Imagine a new mutation of a gene arises. At first it might just be one of dozens (or hundreds) other mutations for that gene. Some are more common, others might be singletons like our new mutation initially is. Now, imagine our new gene (lets call him Larry) confers a benefit to his human. That human will are better, making them able to have more children. So over time Larry will become more and more common. If Larry helps his humans enough, he might become the dominant allele in that population (a process known as fixation). Then singleton mutations would start to occur of him.

In other words, evolution and fixation effectively "reset the clock" on how many singleton mutations there are for a gene.

An international group of scientists realised this and began looking at genetic data to find genes with few singleton mutations. These would be the ones that had undergone evolved relatively recently, so wouldn't have had time to accumulate many such mutations. The first phase of this was to conduct a series of simulations and figure out just how "recent" is "recent". After all, as interesting as this technique is it wouldn't be much use if it told us all about the evolution of lactose tolerance in early farmers. We already know about that.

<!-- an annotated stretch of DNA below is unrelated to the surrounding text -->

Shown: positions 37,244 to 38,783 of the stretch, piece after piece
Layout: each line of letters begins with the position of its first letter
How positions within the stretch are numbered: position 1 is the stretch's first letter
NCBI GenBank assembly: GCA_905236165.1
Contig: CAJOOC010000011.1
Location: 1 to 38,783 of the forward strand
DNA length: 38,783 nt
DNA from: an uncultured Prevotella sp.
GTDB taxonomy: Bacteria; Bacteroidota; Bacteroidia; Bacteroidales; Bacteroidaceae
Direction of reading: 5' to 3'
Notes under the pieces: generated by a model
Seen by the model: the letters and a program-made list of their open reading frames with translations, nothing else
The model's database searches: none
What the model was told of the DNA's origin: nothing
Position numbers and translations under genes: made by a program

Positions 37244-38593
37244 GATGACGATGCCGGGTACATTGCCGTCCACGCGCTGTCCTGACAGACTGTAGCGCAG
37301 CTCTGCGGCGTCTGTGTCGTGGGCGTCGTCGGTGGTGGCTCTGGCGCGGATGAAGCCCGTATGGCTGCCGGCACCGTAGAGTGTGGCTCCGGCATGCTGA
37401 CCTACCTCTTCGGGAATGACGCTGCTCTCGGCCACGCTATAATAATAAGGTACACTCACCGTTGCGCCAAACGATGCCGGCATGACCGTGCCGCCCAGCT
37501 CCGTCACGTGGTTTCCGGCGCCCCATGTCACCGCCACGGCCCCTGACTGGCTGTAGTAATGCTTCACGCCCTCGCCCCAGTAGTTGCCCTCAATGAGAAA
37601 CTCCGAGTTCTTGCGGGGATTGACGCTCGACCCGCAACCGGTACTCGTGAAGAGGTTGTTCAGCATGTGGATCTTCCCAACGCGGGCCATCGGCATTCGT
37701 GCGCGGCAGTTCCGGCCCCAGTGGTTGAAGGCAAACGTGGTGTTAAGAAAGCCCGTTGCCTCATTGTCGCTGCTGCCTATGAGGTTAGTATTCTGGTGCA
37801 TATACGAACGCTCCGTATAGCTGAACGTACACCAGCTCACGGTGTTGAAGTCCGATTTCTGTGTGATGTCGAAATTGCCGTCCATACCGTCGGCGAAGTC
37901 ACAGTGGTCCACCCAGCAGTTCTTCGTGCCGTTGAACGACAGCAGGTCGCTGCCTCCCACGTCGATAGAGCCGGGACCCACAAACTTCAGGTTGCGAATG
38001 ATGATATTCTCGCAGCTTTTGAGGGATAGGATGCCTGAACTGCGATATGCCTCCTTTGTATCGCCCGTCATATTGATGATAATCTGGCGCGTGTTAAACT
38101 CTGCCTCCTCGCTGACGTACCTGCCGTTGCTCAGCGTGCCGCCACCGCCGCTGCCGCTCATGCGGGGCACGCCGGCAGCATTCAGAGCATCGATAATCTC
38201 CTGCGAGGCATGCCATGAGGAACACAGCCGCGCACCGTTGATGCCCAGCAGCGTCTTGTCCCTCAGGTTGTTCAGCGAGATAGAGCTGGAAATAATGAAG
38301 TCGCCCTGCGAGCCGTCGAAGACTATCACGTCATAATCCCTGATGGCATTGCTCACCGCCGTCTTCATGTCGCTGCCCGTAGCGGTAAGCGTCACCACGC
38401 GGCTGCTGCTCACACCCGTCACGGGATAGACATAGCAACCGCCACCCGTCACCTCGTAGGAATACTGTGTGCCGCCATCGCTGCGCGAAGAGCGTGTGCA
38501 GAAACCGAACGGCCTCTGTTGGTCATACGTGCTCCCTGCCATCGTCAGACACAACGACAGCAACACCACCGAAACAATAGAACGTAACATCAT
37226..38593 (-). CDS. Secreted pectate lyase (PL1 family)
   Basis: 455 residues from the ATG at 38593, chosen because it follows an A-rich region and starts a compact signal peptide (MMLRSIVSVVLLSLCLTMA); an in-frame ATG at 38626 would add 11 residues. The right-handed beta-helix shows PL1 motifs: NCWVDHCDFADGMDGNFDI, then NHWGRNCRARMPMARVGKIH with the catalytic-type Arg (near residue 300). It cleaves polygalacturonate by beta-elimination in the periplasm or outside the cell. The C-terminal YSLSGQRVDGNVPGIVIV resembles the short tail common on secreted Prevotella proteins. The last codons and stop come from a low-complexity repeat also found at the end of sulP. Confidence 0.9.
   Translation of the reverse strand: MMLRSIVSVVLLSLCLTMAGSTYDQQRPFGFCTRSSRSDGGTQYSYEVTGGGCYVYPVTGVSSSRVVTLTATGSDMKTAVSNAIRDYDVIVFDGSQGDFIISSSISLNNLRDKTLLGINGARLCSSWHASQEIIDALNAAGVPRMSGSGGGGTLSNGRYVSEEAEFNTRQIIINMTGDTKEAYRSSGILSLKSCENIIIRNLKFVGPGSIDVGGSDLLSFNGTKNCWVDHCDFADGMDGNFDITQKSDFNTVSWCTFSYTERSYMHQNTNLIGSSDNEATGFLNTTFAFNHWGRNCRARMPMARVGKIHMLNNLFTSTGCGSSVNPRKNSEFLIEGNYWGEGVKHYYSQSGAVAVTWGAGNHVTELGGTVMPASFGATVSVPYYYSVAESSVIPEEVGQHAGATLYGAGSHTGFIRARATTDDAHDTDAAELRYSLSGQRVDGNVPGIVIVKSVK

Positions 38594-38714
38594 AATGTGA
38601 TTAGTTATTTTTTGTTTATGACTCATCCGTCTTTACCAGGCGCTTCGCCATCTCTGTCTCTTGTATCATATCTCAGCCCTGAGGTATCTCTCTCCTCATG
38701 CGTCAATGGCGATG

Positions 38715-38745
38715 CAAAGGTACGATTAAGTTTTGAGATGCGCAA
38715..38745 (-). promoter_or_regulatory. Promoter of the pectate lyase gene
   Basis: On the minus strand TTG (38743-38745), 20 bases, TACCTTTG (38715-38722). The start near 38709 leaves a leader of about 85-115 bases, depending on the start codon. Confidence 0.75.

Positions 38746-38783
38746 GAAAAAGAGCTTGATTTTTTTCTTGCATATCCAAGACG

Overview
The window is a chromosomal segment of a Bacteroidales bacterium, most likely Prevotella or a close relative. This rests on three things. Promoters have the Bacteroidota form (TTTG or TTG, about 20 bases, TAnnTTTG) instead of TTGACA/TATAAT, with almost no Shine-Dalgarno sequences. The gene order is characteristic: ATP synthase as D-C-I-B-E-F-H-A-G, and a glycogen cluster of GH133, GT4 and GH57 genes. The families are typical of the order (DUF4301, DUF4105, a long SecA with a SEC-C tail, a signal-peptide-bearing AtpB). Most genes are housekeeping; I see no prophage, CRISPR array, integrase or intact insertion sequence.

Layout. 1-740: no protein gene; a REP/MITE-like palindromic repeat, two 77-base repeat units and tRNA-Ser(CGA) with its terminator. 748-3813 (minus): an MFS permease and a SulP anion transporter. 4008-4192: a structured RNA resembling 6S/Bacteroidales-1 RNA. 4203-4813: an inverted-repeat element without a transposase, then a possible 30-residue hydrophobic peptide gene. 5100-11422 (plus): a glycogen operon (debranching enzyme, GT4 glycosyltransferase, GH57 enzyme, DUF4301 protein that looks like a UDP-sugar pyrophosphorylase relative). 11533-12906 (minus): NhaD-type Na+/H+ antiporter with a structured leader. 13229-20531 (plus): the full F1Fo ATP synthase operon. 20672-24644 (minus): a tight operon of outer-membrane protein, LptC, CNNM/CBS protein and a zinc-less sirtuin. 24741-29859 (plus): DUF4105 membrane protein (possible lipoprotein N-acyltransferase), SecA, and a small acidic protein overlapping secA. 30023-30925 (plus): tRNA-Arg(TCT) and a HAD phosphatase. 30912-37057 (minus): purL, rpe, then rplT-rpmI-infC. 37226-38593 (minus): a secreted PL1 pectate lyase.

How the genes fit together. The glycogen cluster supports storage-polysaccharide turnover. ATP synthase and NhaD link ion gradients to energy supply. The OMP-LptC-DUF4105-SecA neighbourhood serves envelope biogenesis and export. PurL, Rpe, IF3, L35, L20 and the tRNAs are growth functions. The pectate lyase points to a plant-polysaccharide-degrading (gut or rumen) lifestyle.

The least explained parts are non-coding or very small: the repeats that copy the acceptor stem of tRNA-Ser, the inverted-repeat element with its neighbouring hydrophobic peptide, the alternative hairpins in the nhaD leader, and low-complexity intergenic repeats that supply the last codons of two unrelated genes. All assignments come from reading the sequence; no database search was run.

As I gave away at the beginning, these simulations revealed that the length of time it takes a gene to accumulate a typical number of singleton mutations is around 75 generations. Or 2,000 years. Or since the Romans were knocking about. Thus genes which had fewer such alleles (and thus their clock was reset) must have undergone some evolution within these 2,000 years.

What evolved

Looking at the variation in the number of singleton mutations for each gene (quantified as "singleton diversity score") can tell us about very recent developments in our evolution.